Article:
Newsletter

Stay up to date with the latest from MAKERS delivered straight to your inbox. Sign up for new stories from trailblazing women, a big dose of inspiration, and exclusive MAKERS content.

Newsletter Confirmation

Thank you for joining! Please check your inbox for our special welcome letter
with exclusive updates from MAKERS.

MAKERS Moment

Mustering the Strength

Mustering the Strength

More From Lilly

In this video

Ledbetter expands on the moment she found out she was underpaid and how she wanted to hide.

Lilly's Biography

Causes of Choice: American Association of University Women & National Women’s Law Center
Childhood Dream: To become an engineer.
Proudest Achievement: Having a bill named after her in Congress, the Lilly Ledbetter Fair Pay Act.
Best Advice Received: “To always be true to myself and honest in everything I did.”

Lilly Ledbetter worked as an area manager at Goodyear plant in Gadsden, Alabama for nineteen years. Her crusade to remedy the gender-based pay discrimination that she suffered during that time received national attention, and her activism led to the passage of the Lilly Ledbetter Fair Pay Act in 2009.
 
Ledbetter grew up in rural Alabama and began working in her grandfather’s cotton fields while she was a teenager. She married Sergeant Major Charles Ledbetter and had two children. In 1979, she took a job as an overnight shift manager and area manager at the local Goodyear plant.
 
As part of her contract, Ledbetter was forbidden to discuss the details of her pay with other employees. As she approached retirement in 1998, however, an anonymous tipster alerted her to an alarming fact: despite receiving a “Top Performer” award in 1996, she had been making far less than her male colleagues for the entirety of her employment at Goodyear.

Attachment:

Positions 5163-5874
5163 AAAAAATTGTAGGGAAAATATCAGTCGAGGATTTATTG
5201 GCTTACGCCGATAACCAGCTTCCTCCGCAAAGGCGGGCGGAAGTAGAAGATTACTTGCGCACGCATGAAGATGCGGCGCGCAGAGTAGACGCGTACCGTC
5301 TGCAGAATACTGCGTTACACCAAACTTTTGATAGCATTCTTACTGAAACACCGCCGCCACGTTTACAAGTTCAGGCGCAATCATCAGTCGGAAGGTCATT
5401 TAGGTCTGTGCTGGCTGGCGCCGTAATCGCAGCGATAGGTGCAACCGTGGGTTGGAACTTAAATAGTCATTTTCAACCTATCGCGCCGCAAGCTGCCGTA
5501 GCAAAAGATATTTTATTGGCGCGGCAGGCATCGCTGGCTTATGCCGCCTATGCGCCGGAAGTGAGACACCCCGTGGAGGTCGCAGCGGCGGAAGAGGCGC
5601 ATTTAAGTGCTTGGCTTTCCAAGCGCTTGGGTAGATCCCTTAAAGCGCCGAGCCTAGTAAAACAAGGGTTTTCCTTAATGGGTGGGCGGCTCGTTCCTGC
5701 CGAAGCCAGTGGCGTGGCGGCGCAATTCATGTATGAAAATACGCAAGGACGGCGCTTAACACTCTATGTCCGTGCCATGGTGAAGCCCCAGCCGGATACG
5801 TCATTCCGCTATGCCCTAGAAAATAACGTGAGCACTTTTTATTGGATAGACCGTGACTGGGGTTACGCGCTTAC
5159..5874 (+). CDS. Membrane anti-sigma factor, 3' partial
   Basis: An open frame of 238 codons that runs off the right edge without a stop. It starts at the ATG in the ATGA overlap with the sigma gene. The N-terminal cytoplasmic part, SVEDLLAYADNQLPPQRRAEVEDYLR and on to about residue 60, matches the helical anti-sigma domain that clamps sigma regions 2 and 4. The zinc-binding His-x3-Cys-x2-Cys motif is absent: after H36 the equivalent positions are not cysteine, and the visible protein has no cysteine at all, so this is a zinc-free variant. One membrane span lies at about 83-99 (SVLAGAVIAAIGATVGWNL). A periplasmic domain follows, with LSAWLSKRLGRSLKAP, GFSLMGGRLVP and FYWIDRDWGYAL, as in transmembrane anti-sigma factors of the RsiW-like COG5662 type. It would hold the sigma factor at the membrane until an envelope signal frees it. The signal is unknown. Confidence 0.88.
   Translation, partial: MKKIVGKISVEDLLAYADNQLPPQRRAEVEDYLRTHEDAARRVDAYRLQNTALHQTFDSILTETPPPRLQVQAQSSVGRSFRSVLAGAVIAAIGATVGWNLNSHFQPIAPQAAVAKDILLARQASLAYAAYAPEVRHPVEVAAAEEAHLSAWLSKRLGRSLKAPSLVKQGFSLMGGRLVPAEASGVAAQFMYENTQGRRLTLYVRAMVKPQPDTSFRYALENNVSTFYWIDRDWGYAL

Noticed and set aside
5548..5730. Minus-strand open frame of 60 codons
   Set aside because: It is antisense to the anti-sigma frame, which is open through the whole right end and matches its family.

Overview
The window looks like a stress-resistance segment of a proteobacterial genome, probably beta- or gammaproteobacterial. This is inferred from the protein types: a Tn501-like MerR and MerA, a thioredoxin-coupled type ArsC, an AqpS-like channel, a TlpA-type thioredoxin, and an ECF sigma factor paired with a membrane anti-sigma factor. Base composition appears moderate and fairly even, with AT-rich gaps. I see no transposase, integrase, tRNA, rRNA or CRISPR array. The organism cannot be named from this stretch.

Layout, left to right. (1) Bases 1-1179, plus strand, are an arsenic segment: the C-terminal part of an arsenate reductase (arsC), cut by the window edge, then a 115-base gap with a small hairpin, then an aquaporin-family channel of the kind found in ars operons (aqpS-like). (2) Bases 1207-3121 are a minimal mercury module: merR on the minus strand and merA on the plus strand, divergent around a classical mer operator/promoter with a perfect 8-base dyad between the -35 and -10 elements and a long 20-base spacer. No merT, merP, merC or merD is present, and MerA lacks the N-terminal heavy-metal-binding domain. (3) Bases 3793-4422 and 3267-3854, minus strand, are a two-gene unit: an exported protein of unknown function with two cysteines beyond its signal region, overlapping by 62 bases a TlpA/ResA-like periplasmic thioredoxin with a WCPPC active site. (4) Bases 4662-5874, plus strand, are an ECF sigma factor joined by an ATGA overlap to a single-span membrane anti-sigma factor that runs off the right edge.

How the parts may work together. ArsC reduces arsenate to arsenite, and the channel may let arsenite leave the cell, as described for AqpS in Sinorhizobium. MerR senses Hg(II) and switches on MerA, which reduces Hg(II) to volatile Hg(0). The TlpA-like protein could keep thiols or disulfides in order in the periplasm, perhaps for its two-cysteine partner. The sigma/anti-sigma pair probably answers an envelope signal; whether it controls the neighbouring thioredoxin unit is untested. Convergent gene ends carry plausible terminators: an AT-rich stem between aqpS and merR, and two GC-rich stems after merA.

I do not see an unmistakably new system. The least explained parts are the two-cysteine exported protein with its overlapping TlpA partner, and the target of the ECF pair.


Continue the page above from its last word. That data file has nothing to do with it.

Outraged, Ledbetter made a formal complaint against Goodyear with the Equal Opportunity Employment Commission. After the company tried to discipline her by assigning her to manual labor, Ledbetter filed a discrimination suit and was awarded approximately $3.3 million in damages (later reduced to $360,000 because of a law limiting a company's liability for damages.)
 
Goodyear, however, appealed and the case ended up in the the Supreme Court, which ruled 5-4 in favor of the tire-maker, saying that Ledbetter had missed the statute of limitations (then, only 180 days from her first unequal paycheck) to file a discrimination suit.
 
Although she never received any compensation for the discrimination she faced, Ledbetter fought to pass legislation ensuring that other women would not have to deal with the same inequities she had. In 2009, President Barack Obama made the Lilly Ledbetter Fair Pay Act the first piece of official legislation that he signed upon taking office. The bill revises previous legislation so employees can sue up to 180 days after receiving any discriminatory paycheck.

Related Videos

Johnnetta Cole
Johnnetta Cole
Groundbreaking Scholar & College President

Dr. Johnnetta Cole is the director of the Smithsonian National Museum of African Art. She was a pioneer of African-American studies and black women's studies and made history ...

Sheryl Sandberg
Sheryl Sandberg
Facebook COO

By now, Sheryl Sandberg has spent more than two decades achieving at the highest reaches of governmental and corporate America. And she’s determined to bring more talented y...

Alexa von Tobel
Alexa von Tobel
Personal Finance Expert

Alexa von Tobel is the Founder and CEO of LearnVest.com, the leading personal finance and lifestyle website for women, whose mission is to make trusted personal financial informati...

Priya Haji
Priya Haji
Social Innovator

// Priya Haji passed away at the age of 44 on July 14, 2014. Prior to her passing, she spoke with MAKERS about her career and passion for social innovation. // By the age of 16, P...